Stuart Rules of Cadency

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Illustration of the Stuart Rules of Cadency
Arms of Victoria's Prince Consort, Albert de la Pole
theoretical arms of Albert as Duke of Rothesay and Kent

The Stuart Rules of Cadency are so-called because they were codified in the 18th century under the Stuart Kings James IV and VIII, Charles III, and Henry VII. Mostly they followed the traditions of the earlier English royals. While not followed slavishly by other heraldric traditions, they have had an impact on Kemrese Cadency and others, such as those the NAL.

Essentially, the children of a reigning monarch had arms bestowed upon them on or about their 18th birthdays (usually). These would consist of the royal arms with a white label of three points. Younger children (i.e. other than the Heir Presumptive or Heir Apparent) would include on these labels some kind of personal badge--crosses, roses, anchors, etc.

The Heir would however have a bare label, as would the Heir's eldest child. Children of the Heir would be entitled to a white label with five points, the younger such with badges.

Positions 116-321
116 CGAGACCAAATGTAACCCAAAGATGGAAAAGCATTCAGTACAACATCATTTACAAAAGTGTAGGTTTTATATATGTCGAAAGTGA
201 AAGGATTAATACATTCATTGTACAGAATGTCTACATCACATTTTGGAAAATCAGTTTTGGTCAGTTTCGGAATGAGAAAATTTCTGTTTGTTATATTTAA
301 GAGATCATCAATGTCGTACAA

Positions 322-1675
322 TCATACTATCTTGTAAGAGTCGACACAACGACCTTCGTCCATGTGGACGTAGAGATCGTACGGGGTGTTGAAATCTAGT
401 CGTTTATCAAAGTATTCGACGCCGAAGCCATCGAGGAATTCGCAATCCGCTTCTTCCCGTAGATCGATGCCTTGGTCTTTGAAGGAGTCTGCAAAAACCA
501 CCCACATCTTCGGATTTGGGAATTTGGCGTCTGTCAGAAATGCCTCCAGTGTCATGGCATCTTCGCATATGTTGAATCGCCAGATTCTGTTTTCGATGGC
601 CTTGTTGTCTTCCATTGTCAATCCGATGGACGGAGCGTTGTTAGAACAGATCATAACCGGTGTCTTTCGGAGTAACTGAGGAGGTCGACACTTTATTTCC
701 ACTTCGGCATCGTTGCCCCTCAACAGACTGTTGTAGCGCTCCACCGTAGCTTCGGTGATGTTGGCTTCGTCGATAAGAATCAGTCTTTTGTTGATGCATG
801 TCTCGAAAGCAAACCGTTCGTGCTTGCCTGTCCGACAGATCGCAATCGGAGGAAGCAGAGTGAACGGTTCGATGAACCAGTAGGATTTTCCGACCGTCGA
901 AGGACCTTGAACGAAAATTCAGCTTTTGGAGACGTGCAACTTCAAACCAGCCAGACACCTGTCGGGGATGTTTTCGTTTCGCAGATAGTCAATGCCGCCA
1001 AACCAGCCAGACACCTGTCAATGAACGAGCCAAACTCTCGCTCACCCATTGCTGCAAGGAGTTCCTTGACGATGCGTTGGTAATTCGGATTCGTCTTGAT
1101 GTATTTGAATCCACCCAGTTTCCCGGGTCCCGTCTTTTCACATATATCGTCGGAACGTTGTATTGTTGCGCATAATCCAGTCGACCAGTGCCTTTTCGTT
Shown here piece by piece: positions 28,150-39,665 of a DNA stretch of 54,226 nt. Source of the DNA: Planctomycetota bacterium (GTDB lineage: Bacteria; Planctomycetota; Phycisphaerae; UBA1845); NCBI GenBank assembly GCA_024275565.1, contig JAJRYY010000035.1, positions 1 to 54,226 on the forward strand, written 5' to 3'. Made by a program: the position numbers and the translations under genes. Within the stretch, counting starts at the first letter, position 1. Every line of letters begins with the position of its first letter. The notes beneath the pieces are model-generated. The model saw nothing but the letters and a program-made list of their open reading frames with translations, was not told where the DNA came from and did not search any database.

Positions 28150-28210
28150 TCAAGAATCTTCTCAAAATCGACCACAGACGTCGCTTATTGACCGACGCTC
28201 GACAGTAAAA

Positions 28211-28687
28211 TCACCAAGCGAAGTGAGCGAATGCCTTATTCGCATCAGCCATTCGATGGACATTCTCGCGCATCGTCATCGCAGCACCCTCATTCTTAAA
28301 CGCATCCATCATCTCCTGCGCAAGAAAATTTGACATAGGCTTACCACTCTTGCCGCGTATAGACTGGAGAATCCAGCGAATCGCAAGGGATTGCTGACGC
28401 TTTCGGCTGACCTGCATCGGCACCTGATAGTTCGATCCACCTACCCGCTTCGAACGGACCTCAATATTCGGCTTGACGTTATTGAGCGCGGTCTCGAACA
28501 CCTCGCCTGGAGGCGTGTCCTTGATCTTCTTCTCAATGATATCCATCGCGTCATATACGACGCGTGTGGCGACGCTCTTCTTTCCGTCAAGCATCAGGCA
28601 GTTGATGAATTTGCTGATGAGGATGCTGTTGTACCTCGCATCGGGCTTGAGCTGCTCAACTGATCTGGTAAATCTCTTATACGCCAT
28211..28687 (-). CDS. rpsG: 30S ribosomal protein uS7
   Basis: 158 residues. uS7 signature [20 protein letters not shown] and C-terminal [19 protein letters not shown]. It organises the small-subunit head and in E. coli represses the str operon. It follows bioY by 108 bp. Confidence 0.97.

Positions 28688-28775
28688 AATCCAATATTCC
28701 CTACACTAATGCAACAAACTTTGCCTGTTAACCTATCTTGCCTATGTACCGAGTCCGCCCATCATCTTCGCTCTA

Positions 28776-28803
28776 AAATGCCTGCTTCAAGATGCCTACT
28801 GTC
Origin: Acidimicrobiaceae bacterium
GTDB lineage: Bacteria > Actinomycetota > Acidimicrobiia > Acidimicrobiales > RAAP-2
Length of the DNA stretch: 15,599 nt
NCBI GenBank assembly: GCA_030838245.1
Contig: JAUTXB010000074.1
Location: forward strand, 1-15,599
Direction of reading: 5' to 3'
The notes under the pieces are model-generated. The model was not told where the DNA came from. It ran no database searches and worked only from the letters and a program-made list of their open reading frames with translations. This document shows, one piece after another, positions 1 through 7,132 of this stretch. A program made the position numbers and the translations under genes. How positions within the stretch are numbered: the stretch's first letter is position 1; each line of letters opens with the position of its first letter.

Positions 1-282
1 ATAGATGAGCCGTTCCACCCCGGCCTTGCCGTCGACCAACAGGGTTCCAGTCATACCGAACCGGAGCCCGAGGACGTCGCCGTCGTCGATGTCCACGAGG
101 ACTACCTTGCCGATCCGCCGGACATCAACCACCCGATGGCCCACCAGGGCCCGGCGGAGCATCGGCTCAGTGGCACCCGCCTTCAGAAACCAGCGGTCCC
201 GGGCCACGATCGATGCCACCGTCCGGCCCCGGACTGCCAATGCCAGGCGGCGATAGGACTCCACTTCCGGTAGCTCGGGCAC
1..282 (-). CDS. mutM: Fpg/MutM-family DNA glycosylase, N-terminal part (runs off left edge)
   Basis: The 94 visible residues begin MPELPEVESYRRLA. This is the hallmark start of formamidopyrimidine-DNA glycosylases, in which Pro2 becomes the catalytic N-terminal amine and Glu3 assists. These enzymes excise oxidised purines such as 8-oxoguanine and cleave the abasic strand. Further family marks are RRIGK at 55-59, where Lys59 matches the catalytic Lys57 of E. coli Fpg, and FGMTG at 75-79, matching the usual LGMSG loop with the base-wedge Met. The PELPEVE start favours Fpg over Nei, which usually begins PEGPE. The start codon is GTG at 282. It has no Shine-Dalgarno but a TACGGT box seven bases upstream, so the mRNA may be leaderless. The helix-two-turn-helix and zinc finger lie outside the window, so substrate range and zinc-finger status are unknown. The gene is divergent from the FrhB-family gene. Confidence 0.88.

Offspring of the younger children of a monarch would quarter their arms, combining the arms of both kingdoms with that of their primary title, with primacy given to the kingdom in which said primary title originates. Thus if a King's grandson were the Duke of York, he would have the English royal arms quartered with the arms of York, where a Duke of Edinburgh would have the Scots royal arms quartered with those of Edinburgh (see illustration).

Exceptions had to be made almost immediately to these rules, since Henry VII's heir was Mary II, who wed the King of Kemr and her heir was also a woman, Victoria. The latter's husband, the younger son of an Earl, was entitled to his own arms and in theory Albert I should have borne his arms rather than that of the Stuarts. In the latter case, this was avoided by declared Albert I the head of the second house of Plantagenet. Likewise the husbands of Queen Elizabeth and Queen Diana have waived all rights to having their children bear their father's arms (although younger children often choose badges echoing their father's arms). It should be noted that current Queen's husband does not in fact have a coat of arms.

These rules of cadency apply to the English and Scots royal family, but do not in general apply to other arms within the Kingdoms, each of whom have their own systems of cadency.

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